What caused brown spots on my boxwoods?
Thanks to landscape architect Tait Moring for this great question! The boxwoods in this hedge are exhibiting sporadic areas of yellowing/browning leaves throughout the hedge. The damage appears to start on the tips of the leaves in most places, then proceeds in from the leaf margin.
Tait also noted that this hedge gets a lot of reflected heat from a white stone patio, so actually, he already knew the answer himself!
And we can confirm his suspicions: these are classic symptoms of sun burn, and heat buildup in the leaves.
I have some ‘Baby Gem’ boxwoods myself. Two of my plants border a mostly shaded sidewalk and never have any issues, but one borders my driveway, which is in complete sun for the entire day, and has the same damage as shown here.
While you can’t do anything about the reflected heat, you can alleviate some of the heat buildup in the leaves by watering the plants more frequently during the summer. In order to take in water from their roots, plants must lose water from their leaves. This process also helps with heat buildup. Much like sweating helps to lower our temperature slightly when we get too hot, for plants, water loss has a cooling effect. And when it’s really hot, water loss occurs quickly, depleting the leaf’s supply faster than the roots can replenish it.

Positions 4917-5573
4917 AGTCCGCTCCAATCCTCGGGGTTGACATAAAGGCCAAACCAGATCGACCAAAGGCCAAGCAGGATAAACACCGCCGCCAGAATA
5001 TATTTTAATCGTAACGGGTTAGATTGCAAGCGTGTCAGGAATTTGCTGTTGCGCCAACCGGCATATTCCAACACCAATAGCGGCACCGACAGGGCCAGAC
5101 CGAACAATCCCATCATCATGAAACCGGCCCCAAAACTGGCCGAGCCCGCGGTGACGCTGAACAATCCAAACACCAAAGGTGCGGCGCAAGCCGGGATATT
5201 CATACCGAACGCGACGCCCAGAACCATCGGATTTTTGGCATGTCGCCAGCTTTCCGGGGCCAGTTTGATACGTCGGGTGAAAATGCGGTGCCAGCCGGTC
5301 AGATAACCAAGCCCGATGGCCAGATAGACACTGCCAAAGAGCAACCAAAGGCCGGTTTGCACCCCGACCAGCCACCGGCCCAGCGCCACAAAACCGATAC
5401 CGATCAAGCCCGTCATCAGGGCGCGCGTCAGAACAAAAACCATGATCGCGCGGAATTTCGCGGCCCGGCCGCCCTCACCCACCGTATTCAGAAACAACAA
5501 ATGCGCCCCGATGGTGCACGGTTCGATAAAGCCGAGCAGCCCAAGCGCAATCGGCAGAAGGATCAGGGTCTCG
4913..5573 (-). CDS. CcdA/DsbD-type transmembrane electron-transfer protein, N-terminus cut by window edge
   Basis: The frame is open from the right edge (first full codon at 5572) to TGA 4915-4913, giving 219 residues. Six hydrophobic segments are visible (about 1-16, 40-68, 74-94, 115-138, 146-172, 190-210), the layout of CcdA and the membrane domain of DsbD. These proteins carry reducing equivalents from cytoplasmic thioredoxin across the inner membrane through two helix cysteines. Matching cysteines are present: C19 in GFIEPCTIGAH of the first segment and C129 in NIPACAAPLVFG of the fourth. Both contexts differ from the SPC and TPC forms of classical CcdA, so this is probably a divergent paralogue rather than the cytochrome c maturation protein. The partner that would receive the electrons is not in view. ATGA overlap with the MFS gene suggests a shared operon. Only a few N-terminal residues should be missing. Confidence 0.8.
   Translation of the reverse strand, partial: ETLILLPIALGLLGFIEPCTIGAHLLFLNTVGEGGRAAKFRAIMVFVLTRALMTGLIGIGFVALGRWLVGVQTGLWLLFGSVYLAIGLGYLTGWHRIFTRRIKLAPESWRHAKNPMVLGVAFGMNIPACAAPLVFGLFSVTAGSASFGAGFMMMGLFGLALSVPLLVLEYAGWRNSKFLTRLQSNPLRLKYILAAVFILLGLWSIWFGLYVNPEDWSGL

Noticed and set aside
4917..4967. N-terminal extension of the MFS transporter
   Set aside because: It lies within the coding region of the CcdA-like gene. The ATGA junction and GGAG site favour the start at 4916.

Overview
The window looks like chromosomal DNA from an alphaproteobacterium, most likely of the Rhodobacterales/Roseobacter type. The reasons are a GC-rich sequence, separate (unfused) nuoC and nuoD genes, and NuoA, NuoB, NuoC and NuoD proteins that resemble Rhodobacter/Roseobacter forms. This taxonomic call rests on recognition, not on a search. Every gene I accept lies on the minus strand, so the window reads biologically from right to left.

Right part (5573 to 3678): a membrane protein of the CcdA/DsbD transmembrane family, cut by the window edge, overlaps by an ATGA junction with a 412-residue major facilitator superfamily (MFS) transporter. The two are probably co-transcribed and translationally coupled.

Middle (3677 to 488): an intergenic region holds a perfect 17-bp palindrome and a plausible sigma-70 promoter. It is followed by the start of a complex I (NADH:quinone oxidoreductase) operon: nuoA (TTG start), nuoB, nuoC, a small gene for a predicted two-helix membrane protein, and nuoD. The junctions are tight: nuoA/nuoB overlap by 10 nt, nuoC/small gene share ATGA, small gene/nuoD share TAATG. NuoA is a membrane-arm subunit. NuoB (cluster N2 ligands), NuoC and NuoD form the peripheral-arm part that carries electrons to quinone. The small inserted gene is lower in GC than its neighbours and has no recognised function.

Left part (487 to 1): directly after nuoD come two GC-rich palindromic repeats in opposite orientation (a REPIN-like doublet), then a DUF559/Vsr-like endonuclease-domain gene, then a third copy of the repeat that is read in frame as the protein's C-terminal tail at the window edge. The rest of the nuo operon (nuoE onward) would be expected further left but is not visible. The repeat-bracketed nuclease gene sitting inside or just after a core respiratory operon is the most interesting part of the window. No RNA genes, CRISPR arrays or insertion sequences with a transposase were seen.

When the leaves can’t replenish the water that’s evaporating, they desiccate from the edges towards the center, much like the drying up of a lake. If it’s really hot where these plants are, you may not be able to completely eliminate the problem, but watering often, maybe even daily, during super-hot periods of time, will mitigate the damage.
And boxwoods are resilient, so as soon as temperatures cool down, the plant will begin to recover. Just shear off as much of the damage as possible at the end of summer, which will encourage healthy new growth to take its place.